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Studies of waterfowl (Anatidae) in north Queensland. 3. Harvests

Lavery, H.J. (1969) Studies of waterfowl (Anatidae) in north Queensland. 3. Harvests. Queensland Journal of Agricultural and Animal Sciences, 26 (4). pp. 677-690.



The total harvest of waterfowl by shooting in north Queensland during 1963 was an estimated 70,000 birds. At all times and in most localities the preferred black duck (Anas superciliosa rogersi Mathews) was the species taken, predominantly because of habits, availability including accessibility, and suitability as sport and food. Harvesting was assessed to have had no effect on the total black duck population in north Queensland because of proportions taken and numbers remaining, and species' and shooters' habits. Other species were taken only secondarily in small numbers and, with the possible exception of vagrant species, in small proportions.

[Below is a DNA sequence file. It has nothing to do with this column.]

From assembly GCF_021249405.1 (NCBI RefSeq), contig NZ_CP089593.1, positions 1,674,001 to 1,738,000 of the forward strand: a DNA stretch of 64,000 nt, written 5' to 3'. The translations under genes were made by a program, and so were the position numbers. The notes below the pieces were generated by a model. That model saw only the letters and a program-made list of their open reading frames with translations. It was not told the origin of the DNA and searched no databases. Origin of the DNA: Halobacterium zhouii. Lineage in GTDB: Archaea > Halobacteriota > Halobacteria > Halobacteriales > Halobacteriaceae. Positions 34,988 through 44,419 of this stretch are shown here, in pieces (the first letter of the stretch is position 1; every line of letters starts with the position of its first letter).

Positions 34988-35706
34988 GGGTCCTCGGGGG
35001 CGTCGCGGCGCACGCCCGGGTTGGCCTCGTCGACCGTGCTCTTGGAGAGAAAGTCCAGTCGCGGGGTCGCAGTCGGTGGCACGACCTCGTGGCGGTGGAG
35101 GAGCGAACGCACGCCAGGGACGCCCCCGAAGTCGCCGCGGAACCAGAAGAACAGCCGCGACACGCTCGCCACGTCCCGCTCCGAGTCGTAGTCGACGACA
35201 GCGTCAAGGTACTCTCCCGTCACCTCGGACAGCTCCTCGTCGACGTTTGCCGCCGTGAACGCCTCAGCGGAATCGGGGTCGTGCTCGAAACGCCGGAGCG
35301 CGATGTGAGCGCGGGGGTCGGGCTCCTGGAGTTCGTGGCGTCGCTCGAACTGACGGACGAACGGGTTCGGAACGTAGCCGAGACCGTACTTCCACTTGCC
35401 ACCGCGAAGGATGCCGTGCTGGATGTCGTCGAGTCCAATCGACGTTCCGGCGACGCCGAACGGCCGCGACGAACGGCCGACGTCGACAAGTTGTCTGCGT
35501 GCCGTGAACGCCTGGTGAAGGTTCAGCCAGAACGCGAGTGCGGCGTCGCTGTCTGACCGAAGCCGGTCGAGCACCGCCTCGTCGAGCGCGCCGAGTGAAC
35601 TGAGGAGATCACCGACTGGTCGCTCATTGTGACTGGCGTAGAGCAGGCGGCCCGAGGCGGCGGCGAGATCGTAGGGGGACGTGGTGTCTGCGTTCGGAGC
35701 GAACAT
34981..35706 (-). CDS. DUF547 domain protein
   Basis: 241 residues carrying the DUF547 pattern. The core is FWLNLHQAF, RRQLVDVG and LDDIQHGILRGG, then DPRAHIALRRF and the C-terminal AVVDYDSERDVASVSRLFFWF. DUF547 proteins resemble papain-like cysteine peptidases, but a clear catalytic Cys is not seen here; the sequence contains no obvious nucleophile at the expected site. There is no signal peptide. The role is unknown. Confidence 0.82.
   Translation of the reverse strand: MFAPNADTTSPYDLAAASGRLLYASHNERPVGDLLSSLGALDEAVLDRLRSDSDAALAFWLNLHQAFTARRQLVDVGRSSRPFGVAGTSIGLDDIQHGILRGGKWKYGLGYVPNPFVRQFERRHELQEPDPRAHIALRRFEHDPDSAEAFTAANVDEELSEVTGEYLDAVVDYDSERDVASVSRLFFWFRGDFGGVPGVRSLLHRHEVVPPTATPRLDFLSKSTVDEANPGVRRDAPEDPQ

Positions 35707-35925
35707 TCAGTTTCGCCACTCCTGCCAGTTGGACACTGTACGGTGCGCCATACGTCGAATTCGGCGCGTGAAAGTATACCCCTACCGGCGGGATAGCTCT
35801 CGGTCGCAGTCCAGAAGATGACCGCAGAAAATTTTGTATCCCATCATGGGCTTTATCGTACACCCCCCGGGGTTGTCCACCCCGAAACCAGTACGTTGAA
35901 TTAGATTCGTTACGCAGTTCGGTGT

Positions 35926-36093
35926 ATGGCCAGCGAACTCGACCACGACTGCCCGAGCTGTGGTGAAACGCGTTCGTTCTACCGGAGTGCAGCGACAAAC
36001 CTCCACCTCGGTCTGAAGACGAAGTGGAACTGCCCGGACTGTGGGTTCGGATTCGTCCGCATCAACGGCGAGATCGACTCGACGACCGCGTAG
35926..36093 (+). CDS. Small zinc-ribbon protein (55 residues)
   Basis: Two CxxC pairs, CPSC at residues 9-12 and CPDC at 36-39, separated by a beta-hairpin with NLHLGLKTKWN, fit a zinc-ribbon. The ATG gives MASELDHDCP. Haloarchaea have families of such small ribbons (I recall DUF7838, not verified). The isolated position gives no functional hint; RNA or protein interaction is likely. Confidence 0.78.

During 1952-1963 total annual harvests varied greatly, from none in years of extreme drought and flooding to 100,000-150,000 birds in years immediately following widespread flooding when populations were largest and dispersed.

Item Type:Article
Corporate Creators:Department of Agriculture and Fisheries, Queensland
Subjects:Science > Biology > Ecology
Science > Zoology > Chordates. Vertebrates > Birds
Agriculture > Agriculture (General) > Agricultural ecology (General)
Live Archive:20 May 2024 01:49
Last Modified:20 May 2024 01:49

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